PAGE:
That jar of Italian Seasoning in your cupboard sees a lot of use. Take a look at the label. All of the ingredients are probably already growing in your herb garden. And if they aren’t, they should be. All of the herbs in Italian Seasoning are easy to grow.
Basil (Ocimum basilicum) Originally from Southeast Asia, it is an annual growing to 18 to 24 inches tall, depending on the variety. Basil is easy to grow from seed. The seeds should be started indoors about 8 weeks before your last frost date. Transplant the seedlings into your garden when night time temperatures are above 60°F. It is a tropical plant so basil likes lots of heat, lots of sun and lots of water. Be vigilant about removing the flowers. Once the plant flowers, the leaves start to lose their flavor.
Sweet Marjoram (Origanum majorana) is native to Cyprus and southern Turkey and a member of the oregano family with a milder, sweeter flavor than oregano. It is a tender perennial hardy only through zone 7. North of zone 7, it is usually grown as an annual or it can be brought indoors provided it has enough light. Supplemental lighting is recommended. Mature plants reach a height of 1 to 2 feet. Marjoram is happiest in full sun and dry soil. It can be grown from seed but you must be patient. The seeds are slow to germinate.
Oregano (Origanum vulgare) can have very little flavor. I usually recommend using Greek oregano (Origanum vulgare spp hirtum). Both are drought tolerant, require full sun and are hardy through zone 5. Like basil, the leaves will become bitter tasting after the plants blooms so prune away any buds before they open into flowers. Oregano is a member of the mint family. It will readily spread in your garden and may become invasive.
Rosemary (Rosmarinus officinalis) is native to the Mediterranean area. It is a woody perennial that is reliably hardy through zone 7. It can survive mild winters with protection in zone 6. In northern areas, rosemary should be grown in pots and brought inside once the outdoor temperatures are less than 30°F. Mature plants grown outside can reach a height of 5 feet. Rosemary requires full sun. It is also drought tolerant. Pale blue flowers appear in early spring. It is often used as an ornamental shrub because it can be pruned into hedges and topiary. Rosemary is usually propagated by cuttings.
Sage (Salvia officinalis) is native to the Mediterranean but has naturalized throughout much of the world. It is a perennial sub-shrub that is hardy through zone 5. The plants become woody within three to four years and will need to be replaced. Mature plants reach a height of 3 feet in full sun or partial shade. They are drought tolerant. Sage has typical salvia type flowers usually in blue, but they can range in color from white to pink to lavender. Bloom time is late spring to early summer. Sage is easy to grow from seeds. You can direct sow your seeds in the fall or start them indoors 6 to 8 weeks before your last frost.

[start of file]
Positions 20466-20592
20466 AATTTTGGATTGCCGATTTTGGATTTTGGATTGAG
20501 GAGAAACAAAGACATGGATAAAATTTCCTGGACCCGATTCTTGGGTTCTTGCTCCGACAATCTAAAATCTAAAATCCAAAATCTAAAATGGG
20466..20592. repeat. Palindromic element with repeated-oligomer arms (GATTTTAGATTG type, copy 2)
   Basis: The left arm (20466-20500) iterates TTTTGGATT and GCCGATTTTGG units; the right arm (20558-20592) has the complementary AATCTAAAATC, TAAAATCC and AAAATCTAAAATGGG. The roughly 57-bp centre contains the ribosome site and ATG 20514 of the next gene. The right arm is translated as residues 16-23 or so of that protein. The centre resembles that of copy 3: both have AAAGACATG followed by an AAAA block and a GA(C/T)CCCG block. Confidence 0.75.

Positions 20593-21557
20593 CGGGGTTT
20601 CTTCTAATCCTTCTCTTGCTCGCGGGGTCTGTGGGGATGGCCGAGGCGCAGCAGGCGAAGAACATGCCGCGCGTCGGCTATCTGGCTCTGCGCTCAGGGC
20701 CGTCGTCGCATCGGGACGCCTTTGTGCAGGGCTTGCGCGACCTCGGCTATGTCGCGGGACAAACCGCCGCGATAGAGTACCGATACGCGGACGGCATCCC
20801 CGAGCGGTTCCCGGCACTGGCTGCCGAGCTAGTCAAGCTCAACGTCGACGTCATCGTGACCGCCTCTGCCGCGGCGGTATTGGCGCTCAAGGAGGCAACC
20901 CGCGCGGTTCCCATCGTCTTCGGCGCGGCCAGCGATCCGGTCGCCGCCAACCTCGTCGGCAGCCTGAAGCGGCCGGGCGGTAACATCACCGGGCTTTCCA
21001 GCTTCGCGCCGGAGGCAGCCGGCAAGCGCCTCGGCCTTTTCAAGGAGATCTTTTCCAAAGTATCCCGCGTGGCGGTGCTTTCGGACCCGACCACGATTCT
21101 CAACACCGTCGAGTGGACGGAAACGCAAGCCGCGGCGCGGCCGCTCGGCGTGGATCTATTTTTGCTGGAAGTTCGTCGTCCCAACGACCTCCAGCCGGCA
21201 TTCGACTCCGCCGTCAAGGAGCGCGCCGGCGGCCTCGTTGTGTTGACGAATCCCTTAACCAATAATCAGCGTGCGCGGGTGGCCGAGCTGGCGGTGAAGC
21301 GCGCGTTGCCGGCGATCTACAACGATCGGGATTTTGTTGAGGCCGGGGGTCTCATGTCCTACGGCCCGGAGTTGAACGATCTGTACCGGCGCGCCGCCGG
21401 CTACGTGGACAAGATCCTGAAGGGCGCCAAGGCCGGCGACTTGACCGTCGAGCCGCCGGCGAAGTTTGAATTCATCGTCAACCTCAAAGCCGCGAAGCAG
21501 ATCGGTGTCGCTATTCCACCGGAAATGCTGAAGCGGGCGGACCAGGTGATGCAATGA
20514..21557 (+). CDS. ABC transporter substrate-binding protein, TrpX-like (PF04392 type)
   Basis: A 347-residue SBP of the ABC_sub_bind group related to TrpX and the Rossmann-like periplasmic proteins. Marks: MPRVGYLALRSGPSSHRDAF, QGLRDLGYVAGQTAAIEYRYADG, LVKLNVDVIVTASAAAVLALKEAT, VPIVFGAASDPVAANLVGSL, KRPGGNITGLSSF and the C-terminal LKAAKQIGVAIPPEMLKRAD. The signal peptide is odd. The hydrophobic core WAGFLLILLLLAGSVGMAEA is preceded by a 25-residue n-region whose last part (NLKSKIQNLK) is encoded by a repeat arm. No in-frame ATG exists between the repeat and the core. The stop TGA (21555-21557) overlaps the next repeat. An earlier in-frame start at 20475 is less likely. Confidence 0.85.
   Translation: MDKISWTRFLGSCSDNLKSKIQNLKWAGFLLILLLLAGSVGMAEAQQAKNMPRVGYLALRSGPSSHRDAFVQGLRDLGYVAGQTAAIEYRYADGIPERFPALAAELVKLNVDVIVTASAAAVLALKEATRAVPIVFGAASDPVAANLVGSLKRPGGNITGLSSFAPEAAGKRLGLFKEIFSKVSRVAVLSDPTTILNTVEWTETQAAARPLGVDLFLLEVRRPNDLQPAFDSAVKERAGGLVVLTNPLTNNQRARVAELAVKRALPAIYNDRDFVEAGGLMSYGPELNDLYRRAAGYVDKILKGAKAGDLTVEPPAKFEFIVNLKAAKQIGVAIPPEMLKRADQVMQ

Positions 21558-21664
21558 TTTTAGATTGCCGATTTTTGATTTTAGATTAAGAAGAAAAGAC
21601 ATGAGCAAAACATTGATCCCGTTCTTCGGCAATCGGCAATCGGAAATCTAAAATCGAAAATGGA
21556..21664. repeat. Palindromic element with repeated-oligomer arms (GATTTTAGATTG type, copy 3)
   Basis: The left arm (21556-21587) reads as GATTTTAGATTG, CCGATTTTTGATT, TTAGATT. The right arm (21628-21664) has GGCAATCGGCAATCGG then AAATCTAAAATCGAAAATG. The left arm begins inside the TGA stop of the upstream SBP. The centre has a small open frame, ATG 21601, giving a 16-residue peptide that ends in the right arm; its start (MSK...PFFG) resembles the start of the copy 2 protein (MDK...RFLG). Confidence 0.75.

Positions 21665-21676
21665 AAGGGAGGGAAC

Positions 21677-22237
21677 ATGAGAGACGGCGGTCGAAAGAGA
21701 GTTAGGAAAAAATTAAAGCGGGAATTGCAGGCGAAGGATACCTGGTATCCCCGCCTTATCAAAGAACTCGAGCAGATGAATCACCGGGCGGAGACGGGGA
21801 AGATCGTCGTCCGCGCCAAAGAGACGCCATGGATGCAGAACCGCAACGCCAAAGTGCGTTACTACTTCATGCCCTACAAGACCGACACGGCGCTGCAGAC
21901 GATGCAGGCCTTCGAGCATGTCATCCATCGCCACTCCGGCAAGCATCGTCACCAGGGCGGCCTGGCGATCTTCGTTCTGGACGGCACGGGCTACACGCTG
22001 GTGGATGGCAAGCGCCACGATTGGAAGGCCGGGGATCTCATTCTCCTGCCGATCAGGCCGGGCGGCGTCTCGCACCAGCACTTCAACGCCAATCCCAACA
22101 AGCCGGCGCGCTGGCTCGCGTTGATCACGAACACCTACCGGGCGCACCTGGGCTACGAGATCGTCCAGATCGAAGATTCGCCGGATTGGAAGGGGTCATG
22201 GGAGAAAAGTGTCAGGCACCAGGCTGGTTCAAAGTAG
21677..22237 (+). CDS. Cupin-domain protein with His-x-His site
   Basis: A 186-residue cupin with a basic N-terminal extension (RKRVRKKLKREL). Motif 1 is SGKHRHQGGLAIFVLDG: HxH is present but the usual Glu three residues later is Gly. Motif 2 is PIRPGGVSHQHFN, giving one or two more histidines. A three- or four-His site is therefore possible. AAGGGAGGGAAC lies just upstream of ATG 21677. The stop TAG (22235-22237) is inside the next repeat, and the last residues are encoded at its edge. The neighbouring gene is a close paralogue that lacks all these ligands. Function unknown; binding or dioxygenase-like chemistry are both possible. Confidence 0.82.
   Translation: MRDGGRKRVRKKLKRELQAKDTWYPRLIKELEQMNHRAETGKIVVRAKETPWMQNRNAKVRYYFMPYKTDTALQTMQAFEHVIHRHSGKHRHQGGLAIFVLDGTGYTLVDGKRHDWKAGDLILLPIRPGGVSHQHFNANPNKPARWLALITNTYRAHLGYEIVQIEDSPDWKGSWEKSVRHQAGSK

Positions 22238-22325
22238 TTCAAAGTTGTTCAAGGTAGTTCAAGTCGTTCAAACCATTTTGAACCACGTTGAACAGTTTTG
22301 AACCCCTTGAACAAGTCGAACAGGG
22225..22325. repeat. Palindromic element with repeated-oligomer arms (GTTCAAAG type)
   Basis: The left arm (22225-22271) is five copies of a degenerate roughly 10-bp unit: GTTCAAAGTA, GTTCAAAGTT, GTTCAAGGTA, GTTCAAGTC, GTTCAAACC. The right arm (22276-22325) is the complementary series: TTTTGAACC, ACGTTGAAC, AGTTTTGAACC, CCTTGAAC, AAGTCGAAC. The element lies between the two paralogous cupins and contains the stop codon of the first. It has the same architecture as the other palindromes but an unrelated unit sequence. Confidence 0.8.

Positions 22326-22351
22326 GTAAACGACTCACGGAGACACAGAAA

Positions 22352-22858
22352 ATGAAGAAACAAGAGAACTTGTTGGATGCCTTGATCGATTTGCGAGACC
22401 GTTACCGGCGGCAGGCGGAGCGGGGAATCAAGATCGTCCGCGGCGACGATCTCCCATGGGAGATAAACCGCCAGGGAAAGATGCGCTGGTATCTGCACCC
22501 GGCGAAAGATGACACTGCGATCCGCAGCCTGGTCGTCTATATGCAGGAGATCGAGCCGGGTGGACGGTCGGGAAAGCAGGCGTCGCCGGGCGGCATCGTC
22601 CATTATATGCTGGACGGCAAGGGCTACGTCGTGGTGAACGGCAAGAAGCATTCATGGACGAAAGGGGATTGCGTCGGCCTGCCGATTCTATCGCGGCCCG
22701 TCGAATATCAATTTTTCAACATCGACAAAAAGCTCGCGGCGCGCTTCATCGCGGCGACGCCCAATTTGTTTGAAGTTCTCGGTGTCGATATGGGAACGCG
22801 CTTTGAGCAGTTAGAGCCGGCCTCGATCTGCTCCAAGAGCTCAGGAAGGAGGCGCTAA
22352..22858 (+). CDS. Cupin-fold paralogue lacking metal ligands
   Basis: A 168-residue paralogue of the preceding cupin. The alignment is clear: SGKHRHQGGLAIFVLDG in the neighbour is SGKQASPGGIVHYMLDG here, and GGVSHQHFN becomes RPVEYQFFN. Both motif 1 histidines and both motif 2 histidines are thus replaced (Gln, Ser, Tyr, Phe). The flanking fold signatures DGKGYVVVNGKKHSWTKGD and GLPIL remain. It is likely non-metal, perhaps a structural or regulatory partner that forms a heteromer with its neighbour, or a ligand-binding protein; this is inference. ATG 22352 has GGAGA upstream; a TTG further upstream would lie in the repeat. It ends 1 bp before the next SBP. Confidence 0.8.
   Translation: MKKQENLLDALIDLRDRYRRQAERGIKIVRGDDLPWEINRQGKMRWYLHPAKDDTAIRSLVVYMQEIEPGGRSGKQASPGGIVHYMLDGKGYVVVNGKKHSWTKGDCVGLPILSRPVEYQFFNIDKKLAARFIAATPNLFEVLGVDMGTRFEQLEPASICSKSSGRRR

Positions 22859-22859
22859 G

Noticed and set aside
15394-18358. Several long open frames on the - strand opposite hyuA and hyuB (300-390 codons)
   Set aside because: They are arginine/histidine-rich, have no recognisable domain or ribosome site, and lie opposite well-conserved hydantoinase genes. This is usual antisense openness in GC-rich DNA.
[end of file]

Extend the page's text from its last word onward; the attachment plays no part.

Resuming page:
Savory– a member of the mint family, savory comes in two varieties: summer savory (Satureja hortensisa), which is an annual, and winter savory, which is a perennial. Despite being members of the mint family, neither one is invasive. For your Italian Seasoning, you want to grow summer savory. Mature plants will reach 18 inches in height. Once established, summer savory prefers to be dry. This makes it perfect for container growing since containers dry out quickly if you don’t water every day. Summer savory is easily grown from seed. You can either direct sow the seeds in your sunny garden after the last frost or you can start them indoors 4 to 6 weeks before the last frost. Be patient! Summer savory seeds are slow to germinate.
Thyme (Thymus vulgaris) is another Mediterranean native. A small shrubby perennial, it is hardy through zone 5. Mature plants range in size from 6 to 12 inches, depending on the variety. Note that there are two types of thyme, upright and creeping thyme. The upright thymes are used in cooking. Thyme prefers a sunny location, but it can tolerate a little shade. What it can’t tolerate is over watering. Thymes are drought tolerant plants. Thyme is most often propagated by cuttings because seed germination is not reliable and can take anywhere from 8 to 20 days. Cuttings should be started indoors 6 weeks before your last frost date. Seeds, which take longer to germinate, should be started 10 weeks before your last frost date. The resulting plants can be moved outdoors to your garden as early as 2 to 3 weeks before your last frost although they will grow best when the soil reaches 70⁰F.
To make your Italian Seasoning, you will need to dry your herbs. This can be done in a few different ways. You can dry them in your oven, your microwave or in a food dehydrator. Then simply combine your herbs in a 1:1:1:1:1 mixture, for instance 1 tablespoon of each. Once you have made your Italian Seasoning mixture, place the mixture in an air tight container and store it in a cool, dark place with no sun exposure.